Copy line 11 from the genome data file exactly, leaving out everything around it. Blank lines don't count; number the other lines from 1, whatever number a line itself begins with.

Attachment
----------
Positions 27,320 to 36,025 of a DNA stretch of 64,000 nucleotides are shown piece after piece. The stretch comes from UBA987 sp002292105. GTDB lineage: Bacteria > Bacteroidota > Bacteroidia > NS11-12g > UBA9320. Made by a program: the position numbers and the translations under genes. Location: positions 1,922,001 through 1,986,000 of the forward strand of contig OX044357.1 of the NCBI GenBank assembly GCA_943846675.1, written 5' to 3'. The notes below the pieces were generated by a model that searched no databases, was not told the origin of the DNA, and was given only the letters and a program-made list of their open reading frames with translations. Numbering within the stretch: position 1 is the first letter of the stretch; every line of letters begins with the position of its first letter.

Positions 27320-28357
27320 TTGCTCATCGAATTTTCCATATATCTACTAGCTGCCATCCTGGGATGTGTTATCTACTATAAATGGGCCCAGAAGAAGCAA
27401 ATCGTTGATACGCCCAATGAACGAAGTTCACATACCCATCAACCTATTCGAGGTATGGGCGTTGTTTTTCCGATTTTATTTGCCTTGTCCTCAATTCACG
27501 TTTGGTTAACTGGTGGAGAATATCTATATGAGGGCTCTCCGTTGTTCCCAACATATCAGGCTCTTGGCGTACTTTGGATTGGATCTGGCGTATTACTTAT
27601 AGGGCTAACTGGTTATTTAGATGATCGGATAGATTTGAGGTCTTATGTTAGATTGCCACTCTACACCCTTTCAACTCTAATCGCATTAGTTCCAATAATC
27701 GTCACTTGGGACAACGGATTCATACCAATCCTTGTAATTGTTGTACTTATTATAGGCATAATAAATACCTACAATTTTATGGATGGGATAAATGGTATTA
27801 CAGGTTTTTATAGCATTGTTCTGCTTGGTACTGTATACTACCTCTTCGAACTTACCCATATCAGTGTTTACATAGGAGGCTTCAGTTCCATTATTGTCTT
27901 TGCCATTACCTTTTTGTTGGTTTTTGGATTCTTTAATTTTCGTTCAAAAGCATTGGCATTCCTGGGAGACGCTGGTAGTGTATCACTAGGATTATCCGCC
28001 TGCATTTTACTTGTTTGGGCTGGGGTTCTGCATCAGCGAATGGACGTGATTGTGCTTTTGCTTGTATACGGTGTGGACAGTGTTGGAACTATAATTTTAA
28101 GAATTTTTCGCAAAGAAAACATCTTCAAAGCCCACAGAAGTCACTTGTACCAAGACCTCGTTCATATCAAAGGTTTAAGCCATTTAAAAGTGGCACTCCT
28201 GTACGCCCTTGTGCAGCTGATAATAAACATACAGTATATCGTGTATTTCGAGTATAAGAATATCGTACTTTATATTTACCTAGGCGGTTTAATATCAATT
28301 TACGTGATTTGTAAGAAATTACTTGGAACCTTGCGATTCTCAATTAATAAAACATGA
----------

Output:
28101 GAATTTTTCGCAAAGAAAACATCTTCAAAGCCCACAGAAGTCACTTGTACCAAGACCTCGTTCATATCAAAGGTTTAAGCCATTTAAAAGTGGCACTCCT